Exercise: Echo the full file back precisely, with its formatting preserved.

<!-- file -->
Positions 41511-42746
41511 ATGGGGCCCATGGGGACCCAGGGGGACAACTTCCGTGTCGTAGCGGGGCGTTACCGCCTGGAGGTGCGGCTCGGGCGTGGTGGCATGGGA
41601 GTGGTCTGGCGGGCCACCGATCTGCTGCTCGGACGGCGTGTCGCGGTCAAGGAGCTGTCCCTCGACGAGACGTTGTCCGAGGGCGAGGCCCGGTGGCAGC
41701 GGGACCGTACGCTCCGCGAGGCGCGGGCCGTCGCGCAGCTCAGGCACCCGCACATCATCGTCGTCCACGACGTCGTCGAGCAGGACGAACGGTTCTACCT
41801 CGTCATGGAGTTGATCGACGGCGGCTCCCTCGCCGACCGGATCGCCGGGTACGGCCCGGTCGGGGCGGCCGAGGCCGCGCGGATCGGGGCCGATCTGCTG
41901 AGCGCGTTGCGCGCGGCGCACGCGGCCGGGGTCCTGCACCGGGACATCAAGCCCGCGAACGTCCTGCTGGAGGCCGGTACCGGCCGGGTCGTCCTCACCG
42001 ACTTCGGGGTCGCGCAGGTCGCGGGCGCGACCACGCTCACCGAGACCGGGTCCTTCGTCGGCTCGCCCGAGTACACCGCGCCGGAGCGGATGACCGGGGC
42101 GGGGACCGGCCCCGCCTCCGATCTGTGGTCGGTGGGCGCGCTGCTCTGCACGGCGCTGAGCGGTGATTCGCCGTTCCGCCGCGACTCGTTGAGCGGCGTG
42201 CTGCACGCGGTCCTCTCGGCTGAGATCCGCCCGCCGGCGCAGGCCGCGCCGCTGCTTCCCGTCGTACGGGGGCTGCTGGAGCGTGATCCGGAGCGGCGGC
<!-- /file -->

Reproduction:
Positions 41511-42746
41511 ATGGGGCCCATGGGGACCCAGGGGGACAACTTCCGTGTCGTAGCGGGGCGTTACCGCCTGGAGGTGCGGCTCGGGCGTGGTGGCATGGGA
41601 GTGGTCTGGCGGGCCACCGATCTGCTGCTCGGACGGCGTGTCGCGGTCAAGGAGCTGTCCCTCGACGAGACGTTGTCCGAGGGCGAGGCCCGGTGGCAGC
41701 GGGACCGTACGCTCCGCGAGGCGCGGGCCGTCGCGCAGCTCAGGCACCCGCACATCATCGTCGTCCACGACGTCGTCGAGCAGGACGAACGGTTCTACCT
41801 CGTCATGGAGTTGATCGACGGCGGCTCCCTCGCCGACCGGATCGCCGGGTACGGCCCGGTCGGGGCGGCCGAGGCCGCGCGGATCGGGGCCGATCTGCTG
41901 AGCGCGTTGCGCGCGGCGCACGCGGCCGGGGTCCTGCACCGGGACATCAAGCCCGCGAACGTCCTGCTGGAGGCCGGTACCGGCCGGGTCGTCCTCACCG
42001 ACTTCGGGGTCGCGCAGGTCGCGGGCGCGACCACGCTCACCGAGACCGGGTCCTTCGTCGGCTCGCCCGAGTACACCGCGCCGGAGCGGATGACCGGGGC
42101 GGGGACCGGCCCCGCCTCCGATCTGTGGTCGGTGGGCGCGCTGCTCTGCACGGCGCTGAGCGGTGATTCGCCGTTCCGCCGCGACTCGTTGAGCGGCGTG
42201 CTGCACGCGGTCCTCTCGGCTGAGATCCGCCCGCCGGCGCAGGCCGCGCCGCTGCTTCCCGTCGTACGGGGGCTGCTGGAGCGTGATCCGGAGCGGCGGC